FBI warns about Remote Desktop Protocol vulnerability; Bromium provides comments for how to avoid RDP
As you might have seen late last week in several security publications, The FBI's Internet Crime Complaint Center (IC3) is warning companies and government agencies about the dangers of leaving Remote Desktop Protocol (RDP) endpoints exposed online.
"Allowing Remote Desktop Protocol (RDP) servers to be directly accessible from the public internet is a terrible idea. The RDP service exposes a very broad attack surface that over the years has been subject to a number of serious vulnerabilities, and is surely harboring more.
Even absent vulnerabilities in the RDP service itself, most RDP servers are configured to allow login using just a username and password. This places a huge burden on users to pick strong passwords that cannot be guessed, something that users are rarely able to do. Since password reuse is unfortunately quite common practice, even if a user's password has good complexity it may be guessable as a result of a breach at some other organization or web site. Certainly it is desirable to enable features to limit the ability of attackers to have many attempts to guess passwords, but this may come at the expense of legitimate users being locked out as a result of password hammering attempts by attackers.
Enabling some kind of second factor to login to the RDP server is desirable. This could be limiting access to a defined set of source IP addresses where users are expected to connect from. Requiring smart card login or using Azure AD's two factor authentication with a mobile app would help too.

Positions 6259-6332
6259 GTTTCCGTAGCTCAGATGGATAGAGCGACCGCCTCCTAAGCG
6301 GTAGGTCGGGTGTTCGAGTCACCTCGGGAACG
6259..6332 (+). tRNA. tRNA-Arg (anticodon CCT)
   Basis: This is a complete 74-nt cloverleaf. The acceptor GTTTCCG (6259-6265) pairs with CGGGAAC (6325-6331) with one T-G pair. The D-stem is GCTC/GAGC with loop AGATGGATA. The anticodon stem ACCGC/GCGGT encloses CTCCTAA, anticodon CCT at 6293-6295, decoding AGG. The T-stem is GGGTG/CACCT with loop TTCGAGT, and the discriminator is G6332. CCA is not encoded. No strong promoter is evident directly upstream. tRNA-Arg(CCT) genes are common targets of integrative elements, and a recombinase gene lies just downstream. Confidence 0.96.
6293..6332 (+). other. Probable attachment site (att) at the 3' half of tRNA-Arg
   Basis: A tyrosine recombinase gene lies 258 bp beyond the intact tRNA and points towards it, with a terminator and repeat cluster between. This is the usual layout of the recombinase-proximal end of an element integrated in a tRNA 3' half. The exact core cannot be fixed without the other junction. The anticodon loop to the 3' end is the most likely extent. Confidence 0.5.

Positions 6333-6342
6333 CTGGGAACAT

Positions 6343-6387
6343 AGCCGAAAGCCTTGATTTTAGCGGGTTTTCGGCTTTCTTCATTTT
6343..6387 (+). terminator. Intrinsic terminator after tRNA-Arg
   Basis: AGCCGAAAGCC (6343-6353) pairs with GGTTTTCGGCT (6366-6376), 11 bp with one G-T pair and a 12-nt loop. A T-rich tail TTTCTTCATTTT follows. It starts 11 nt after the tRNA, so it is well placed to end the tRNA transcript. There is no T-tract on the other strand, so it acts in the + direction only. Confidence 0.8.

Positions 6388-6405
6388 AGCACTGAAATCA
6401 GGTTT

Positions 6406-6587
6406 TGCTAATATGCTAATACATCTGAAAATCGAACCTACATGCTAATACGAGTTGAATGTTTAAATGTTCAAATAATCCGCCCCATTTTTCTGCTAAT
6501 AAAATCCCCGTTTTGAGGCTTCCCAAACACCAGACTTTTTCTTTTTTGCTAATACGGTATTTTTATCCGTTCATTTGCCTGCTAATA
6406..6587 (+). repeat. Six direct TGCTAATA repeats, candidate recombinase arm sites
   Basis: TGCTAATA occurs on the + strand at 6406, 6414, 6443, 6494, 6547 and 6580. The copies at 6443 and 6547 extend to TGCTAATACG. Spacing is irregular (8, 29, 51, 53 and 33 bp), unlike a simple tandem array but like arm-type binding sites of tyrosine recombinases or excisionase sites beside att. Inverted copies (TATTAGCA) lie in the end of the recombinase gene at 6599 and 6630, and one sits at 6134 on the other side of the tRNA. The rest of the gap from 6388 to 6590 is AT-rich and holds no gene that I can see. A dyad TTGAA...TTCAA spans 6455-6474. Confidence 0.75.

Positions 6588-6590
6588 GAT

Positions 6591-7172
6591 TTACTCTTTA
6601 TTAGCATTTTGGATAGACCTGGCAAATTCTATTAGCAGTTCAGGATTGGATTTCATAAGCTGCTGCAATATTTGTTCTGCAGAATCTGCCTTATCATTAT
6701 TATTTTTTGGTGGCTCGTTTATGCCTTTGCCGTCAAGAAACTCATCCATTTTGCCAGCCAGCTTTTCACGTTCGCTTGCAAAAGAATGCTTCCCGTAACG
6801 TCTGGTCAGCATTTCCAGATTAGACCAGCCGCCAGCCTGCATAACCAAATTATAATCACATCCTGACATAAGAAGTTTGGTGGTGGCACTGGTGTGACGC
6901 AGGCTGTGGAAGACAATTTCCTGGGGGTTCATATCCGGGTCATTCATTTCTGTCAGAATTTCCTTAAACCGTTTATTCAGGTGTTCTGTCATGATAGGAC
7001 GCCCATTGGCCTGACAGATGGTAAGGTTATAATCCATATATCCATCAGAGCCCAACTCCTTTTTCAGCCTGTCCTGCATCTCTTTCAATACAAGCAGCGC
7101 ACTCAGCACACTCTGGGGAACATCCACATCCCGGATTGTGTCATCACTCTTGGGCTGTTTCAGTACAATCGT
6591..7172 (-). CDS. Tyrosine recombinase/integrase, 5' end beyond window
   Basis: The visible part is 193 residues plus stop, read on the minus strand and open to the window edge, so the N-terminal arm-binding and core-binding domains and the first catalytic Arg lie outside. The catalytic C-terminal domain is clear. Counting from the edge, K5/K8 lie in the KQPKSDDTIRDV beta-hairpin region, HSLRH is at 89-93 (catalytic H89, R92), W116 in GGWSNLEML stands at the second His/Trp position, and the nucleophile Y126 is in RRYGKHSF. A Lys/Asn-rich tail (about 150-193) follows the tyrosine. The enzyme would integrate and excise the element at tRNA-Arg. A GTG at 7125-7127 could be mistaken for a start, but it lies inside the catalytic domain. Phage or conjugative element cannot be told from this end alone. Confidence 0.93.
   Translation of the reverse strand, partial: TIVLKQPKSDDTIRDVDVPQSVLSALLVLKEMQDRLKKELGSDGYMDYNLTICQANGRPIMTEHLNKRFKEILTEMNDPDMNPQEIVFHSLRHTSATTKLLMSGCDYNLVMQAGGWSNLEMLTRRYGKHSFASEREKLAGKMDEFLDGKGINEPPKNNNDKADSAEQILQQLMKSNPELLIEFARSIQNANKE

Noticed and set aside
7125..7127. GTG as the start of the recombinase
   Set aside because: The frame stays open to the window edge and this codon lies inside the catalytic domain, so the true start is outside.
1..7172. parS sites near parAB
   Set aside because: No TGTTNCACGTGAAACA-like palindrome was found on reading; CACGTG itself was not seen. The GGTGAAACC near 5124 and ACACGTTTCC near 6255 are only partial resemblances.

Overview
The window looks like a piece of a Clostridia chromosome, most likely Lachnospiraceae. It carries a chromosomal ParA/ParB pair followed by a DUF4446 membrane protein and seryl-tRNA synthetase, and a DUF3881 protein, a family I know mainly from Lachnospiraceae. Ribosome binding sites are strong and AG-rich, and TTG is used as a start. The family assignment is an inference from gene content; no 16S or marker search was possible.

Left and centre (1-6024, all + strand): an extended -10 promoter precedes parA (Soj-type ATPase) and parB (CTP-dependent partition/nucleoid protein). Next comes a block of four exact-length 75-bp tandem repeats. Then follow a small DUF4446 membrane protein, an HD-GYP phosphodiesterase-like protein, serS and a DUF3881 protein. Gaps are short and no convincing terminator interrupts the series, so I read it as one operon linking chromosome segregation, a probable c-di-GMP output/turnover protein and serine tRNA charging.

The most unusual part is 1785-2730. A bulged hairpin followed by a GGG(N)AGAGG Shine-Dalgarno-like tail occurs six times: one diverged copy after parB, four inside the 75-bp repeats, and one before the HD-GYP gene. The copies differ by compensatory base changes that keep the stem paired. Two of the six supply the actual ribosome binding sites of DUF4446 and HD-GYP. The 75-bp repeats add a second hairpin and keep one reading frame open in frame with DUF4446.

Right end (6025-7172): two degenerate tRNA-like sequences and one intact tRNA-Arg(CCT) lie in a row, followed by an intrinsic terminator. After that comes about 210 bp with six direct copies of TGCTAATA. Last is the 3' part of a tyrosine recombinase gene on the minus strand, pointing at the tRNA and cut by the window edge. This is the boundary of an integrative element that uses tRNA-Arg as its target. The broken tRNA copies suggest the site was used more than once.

Once attackers have managed to compromise a user account on an RDP server, it is relatively easy for them to get long term persistence. One approach might be to put something in the user's profile that runs whenever the user logs in (legitimately or otherwise) and establishes communication with a C&C server. Alternatively, local privilege escalation vulnerabilities are common place and could be exploited to get administrator access on the local system, from where it might be possible to harvest credentials of more privileged domain users.
One interesting approach that has been used by attackers to get persistence is to tamper with Windows' accessibility features (intended to help users with disabilities), which are active even on the login screen. It is possible to interfere with the accessibility system such that if the "sticky keys" feature is invoked by pressing the shift key five times an administrator cmd shell will appear over the top of the login dialogue of the RDP session, providing password-less administrator access!
Reducing the attack surface can be done in a number of ways. In some situations, using Microsoft's Network Level Authentication feature is useful to avoid exposing the login screen, but in the kinds of situations where remote access is required this may not be possible.
By far the best approach is to avoid exposing RDP servers directly to the public internet at all, and to put them behind a VPN. Ideally, connecting to the VPN would require more than just a user name and password, perhaps a known source IP or a certificate installed on the connecting machine. For extra security the private key for the certificate could be stored in the Trusted Platform Module (TPM) or a smart card so that it couldn't be removed from the client machine and used elsewhere."
Ian Pratt, co-founder and president of Bromium.